I have been traveling to Egypt and Jordan every year since year 2000 and every time I notice the police, tourist police, and army are visible wherever you go. This gives you a sense of feeling secure in your surroundings. The Egyptian Government prides itself on its high safety record for tourists and will do all it can to maintain this.
Usually, you need to apply to your local Egyptian Embassy or Consulate General for a pre-entry tourist visa but if you are from North America, Western Europe, Australia/New Zealand, Brazil/Argentina or Hong Kong/Japan/Macau/Malaysia or Singapore you can get your tourist visa upon arrival in Egypt.
If you going back to Cairo from Jordan you can apply for a multi entry visa but if you are returning home from Jordan you only need a single-entry visa.
Not at all, we would encourage you to go out and enjoy the culture of Egypt. We can help you organise some additional outings if you wish! Bearing in mind that our program is very comprehensive and most likely we will cover most of sites.
No! Malaria has not been in Egypt for well over 85 years and there is no need for any type of anti-malaria medication. Malaria is in parts of Africa but not in Egypt.
Yes, but not advised! Egyptian water has a high chlorine level in it which can upset the microbes in your stomach, causing diarrhea. For drinking purposes, it is far safer to stick with bottled water, ensuring the seal is intact before drinking it. Bottle water will be supplied through the tour.
The protocol does ask for men to wear long trousers or shorts below your knees (3/4), though Egyptians are used to the latter being worn and so say nothing, or little if it occurs.
The protocol does ask for women to cover bare skin as much as possible and so shoulders, especially, should be covered and a simple scarf will suffice. Again, it is advised to wear long trousers, or skirts, as legs should also be covered. Heads do not need to be covered, despite what some tourist books say, though it is a sign of respect if you do this.
When walking around the towns, dress as you would for a hot summer’s day back home. Shorts and t-shirts are actually worn by many locals.
Yes. Most places accept these nowadays, including all decent hotels and cruises we are using. You are advised to carry cash when shopping in the many street markets (souks) through the larger malls, and street shops can accept plastic. We can organise the exchange for you. American Dollars and Egyptian Pounds are favoured currencies in Egypt.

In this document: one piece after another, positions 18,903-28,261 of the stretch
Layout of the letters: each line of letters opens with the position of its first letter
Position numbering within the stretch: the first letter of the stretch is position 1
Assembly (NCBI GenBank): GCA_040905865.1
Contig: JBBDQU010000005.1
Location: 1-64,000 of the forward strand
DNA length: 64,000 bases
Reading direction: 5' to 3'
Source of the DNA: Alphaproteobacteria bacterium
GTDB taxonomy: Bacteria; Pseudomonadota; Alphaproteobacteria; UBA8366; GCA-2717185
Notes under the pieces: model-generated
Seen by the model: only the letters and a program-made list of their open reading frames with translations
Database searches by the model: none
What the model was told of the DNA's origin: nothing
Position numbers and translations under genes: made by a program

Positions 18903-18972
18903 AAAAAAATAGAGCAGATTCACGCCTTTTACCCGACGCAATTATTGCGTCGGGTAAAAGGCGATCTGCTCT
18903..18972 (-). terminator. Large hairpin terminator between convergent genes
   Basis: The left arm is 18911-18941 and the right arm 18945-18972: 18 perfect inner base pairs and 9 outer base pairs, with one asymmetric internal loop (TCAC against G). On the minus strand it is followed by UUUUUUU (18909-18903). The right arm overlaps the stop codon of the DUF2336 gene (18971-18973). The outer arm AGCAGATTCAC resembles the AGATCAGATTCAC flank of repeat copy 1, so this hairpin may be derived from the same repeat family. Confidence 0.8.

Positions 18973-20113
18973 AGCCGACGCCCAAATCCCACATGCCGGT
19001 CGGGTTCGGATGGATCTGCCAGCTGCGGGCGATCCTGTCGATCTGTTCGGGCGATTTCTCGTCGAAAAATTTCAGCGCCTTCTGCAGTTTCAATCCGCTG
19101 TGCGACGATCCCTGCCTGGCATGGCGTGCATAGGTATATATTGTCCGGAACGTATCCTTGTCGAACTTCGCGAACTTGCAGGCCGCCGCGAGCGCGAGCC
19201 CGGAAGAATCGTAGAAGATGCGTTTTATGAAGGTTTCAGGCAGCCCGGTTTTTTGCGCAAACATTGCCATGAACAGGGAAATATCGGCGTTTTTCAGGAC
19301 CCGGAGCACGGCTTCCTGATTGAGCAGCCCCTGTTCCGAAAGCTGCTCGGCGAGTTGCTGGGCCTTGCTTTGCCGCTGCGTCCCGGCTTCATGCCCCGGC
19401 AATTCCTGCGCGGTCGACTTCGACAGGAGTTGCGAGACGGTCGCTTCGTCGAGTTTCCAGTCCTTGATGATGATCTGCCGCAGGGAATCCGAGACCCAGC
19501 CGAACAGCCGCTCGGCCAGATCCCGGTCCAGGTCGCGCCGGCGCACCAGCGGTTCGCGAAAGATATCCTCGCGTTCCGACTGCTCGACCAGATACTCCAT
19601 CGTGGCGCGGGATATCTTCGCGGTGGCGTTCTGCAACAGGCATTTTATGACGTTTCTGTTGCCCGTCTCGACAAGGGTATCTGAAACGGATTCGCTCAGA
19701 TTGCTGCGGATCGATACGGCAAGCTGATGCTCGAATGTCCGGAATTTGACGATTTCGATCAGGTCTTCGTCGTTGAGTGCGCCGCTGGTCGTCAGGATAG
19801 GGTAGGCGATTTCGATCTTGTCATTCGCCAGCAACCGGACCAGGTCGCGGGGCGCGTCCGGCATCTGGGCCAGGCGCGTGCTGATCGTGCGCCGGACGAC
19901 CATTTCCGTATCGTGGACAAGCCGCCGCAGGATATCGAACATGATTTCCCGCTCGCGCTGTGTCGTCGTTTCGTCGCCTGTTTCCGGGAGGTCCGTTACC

Egypt does have a culture of tipping. We set up a tipping kitty at the beggining of the tour and ask that everyone puts in approximately $250 per person. We then use this money to tip the appropriate people for their time and efforts. We will always tell you who we tipped and how much.
In our experience, we find that many people want to stop on the way to or from Cairo so have decided that it’s easiest if you organise your own travel arrangements to Cairo. We will take care of everything from when you land and while you are on the tour. Please let us know your flight and/or accommodation details so that we can meet you at the airport or at your hotel.
All hotels and cruises have safety deposit boxes, sometimes even in your room/cabin. All you need do is ask at reception and they will give you instructions on how to use them or will safely put your valuables away until you need them.
The fee that you pay covers the majority of your accomodation and food whilst on tour. There are some exclusions:
You will need to organise your own international travel to Egypt.
Entry visa (check your visa requirements prior to departure)
Phone calls, laundry, personal expenses, optional tours, beverages
Entering the Mummies Room at The Egyptian Museum/entry to Nefertari Tomb
Additional Tips (beyond the kitty)
You may also like to buy gifts, jewellery and special momentos. We think that you would be covered if you had $1,000 spending money. This would be more than enough!